As soon as they stride through the doors of the main entrance, I see visitors get that instant urge to reach for their camera. It’s not surprising, though, being surrounded by the grand Greco-Roman revival architecture; I often take a moment to look around and feel lucky to work in such a beautiful place. But then these initial snapshots often evolve into an extended photoshoot of the #squad on the stairs, with the designated photographer bowed on one knee to capture the best angle. Then once they’ve climbed the staircase, this progresses to precariously leaning across the balcony (not recommended- unless you’re in a circus) for the best angle and shot.
Photography seems to have become a social norm, especially for people flocking to cultural destinations, taking hundreds of snapshots all in one go; like personalised souvenirs. I am aware that this sounds like an obvious inclination for anyone visiting a cultural place, however it’s something I’ve noticed over the past year and a half of working at the gallery. It’s interesting to observe the behaviour patterns of people “looking” at their surroundings and what motivates them to take photos of particular things.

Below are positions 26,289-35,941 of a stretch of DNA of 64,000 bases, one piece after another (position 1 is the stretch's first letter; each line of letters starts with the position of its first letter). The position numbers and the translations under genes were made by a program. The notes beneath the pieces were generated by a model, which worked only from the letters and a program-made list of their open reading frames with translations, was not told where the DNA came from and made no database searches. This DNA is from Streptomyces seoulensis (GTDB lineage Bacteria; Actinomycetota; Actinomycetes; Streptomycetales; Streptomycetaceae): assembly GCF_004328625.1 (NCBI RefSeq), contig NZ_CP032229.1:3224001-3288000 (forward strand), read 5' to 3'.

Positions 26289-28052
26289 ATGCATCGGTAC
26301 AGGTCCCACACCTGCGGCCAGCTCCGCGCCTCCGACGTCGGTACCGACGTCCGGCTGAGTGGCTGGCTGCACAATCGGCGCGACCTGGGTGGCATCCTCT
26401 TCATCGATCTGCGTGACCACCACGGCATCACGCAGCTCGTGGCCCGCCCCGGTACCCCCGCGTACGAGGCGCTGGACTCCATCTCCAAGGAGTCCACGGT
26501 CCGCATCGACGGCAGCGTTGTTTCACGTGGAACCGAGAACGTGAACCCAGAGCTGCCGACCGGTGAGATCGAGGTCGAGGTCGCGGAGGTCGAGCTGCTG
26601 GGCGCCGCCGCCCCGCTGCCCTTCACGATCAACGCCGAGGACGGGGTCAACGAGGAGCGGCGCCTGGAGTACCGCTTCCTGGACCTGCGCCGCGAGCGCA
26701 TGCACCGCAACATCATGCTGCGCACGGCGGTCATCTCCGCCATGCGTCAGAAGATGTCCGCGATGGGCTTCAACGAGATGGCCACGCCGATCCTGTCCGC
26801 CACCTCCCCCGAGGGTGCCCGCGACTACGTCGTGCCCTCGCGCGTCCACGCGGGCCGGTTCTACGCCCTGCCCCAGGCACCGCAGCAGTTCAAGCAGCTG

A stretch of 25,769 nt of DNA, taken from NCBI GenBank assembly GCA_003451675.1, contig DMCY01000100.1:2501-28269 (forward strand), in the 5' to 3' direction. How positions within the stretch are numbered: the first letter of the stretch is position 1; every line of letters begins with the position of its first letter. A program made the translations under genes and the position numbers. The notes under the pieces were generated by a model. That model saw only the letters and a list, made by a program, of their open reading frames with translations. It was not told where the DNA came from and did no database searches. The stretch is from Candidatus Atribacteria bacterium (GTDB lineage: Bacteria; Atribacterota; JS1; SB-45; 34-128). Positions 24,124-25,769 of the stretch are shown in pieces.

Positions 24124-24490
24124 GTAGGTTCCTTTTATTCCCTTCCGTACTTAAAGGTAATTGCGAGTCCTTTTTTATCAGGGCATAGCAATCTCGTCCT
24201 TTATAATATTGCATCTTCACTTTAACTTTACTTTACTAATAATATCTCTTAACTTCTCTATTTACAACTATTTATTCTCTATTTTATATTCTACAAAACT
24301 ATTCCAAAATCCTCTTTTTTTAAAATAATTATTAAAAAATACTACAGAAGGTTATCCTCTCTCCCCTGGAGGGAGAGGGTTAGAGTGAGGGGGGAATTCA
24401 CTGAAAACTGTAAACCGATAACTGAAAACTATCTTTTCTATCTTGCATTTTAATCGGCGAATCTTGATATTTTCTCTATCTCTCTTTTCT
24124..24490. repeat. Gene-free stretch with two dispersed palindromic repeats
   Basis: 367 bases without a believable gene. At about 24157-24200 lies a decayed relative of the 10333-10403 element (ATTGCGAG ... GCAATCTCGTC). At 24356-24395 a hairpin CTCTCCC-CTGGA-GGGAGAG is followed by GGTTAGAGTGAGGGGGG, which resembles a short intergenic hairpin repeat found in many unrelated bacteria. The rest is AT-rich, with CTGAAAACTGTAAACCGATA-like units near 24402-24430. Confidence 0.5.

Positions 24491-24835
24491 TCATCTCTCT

When I see visitors taking lots of photos inside the exhibitions, I often wonder why that specific piece? Is it a photo to use on social media, to communicate and share experiences? Does it speak to them on a personal level? Does it provoke a strong emotional response for the visitor?
I imagine the most common reason is to look back on the photos as personal mementos, as a visitor recently told me; “You see something and then you want to be reminded of how good it was!”.
What is it that unites
these different approaches,
is it the public’s reaction to
a symbol like this?